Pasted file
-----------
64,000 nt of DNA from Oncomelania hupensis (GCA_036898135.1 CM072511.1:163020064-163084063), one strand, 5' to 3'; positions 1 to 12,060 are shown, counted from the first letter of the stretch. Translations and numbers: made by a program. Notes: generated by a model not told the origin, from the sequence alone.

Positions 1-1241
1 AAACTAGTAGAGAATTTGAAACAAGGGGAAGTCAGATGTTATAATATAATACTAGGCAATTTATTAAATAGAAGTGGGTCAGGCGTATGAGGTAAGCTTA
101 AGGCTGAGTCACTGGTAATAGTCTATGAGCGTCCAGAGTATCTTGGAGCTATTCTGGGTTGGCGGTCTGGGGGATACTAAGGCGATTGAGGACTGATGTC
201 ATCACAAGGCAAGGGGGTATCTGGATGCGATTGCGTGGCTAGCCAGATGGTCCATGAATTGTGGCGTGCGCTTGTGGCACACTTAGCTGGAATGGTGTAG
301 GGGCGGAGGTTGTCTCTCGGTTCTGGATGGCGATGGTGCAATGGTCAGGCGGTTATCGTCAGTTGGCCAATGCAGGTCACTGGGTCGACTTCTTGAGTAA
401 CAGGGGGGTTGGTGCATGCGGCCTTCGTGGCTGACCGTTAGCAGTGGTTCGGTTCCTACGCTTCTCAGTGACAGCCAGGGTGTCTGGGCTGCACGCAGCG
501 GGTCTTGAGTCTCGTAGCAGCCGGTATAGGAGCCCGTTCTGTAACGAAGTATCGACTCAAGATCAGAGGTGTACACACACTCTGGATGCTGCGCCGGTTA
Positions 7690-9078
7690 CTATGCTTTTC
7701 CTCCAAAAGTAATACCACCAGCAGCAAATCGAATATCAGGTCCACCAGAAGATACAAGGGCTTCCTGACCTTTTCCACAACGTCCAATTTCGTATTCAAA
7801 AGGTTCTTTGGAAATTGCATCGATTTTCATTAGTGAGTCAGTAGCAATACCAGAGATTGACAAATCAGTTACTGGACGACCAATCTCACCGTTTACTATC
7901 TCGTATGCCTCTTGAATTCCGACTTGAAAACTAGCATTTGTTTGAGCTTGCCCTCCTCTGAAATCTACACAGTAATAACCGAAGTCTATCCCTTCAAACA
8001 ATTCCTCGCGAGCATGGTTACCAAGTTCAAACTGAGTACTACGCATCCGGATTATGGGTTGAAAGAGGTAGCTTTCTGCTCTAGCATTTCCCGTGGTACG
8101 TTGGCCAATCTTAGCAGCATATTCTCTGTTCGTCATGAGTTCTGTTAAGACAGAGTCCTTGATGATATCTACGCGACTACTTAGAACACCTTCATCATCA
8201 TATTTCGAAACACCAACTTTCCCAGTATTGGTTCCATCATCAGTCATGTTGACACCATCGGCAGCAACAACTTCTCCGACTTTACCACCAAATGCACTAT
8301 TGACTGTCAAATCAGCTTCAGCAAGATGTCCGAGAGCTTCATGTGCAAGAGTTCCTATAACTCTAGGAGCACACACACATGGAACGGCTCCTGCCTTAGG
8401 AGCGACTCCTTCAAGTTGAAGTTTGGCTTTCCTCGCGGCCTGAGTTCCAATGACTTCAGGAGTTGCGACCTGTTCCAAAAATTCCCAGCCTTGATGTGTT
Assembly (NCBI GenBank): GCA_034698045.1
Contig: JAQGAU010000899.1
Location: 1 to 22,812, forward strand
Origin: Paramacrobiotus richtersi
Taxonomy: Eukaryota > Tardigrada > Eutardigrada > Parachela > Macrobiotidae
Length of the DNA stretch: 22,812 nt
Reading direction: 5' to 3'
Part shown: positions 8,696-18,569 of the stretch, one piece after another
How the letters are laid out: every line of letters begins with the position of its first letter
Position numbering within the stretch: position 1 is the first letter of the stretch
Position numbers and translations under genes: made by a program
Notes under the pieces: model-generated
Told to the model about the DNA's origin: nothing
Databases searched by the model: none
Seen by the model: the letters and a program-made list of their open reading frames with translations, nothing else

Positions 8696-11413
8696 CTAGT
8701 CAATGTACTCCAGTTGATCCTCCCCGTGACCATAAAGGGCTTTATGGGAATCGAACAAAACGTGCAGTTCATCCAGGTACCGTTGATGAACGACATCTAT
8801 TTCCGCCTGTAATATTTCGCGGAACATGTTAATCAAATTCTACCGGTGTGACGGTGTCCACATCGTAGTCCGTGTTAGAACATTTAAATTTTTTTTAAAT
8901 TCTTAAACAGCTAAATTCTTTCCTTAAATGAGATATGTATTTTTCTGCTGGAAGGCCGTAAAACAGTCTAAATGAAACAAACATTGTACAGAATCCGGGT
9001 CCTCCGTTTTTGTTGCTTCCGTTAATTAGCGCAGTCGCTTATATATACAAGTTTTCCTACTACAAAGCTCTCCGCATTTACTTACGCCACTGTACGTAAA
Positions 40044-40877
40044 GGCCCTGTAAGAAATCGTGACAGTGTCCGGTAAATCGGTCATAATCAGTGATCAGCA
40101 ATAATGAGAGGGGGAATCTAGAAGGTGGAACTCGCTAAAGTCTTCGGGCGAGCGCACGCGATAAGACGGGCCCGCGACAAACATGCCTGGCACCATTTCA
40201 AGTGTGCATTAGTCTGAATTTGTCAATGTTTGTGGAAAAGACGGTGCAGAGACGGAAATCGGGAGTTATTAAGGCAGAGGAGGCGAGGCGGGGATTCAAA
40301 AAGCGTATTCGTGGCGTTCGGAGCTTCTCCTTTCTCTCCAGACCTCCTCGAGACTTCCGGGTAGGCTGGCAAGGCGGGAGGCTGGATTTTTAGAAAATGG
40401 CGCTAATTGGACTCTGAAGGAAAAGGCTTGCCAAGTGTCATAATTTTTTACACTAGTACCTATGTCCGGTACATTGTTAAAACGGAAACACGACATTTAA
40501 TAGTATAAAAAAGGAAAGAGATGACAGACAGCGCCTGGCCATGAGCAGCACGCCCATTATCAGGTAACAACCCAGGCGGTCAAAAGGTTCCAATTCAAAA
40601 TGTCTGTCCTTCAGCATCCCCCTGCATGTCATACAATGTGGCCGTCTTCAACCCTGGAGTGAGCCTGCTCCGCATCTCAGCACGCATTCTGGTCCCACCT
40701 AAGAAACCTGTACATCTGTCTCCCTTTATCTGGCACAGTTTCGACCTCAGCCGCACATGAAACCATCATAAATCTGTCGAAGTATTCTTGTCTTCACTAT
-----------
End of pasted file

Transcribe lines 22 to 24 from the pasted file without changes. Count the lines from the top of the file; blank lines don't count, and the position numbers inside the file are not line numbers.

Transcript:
Origin: Paramacrobiotus richtersi
Taxonomy: Eukaryota > Tardigrada > Eutardigrada > Parachela > Macrobiotidae
Length of the DNA stretch: 22,812 nt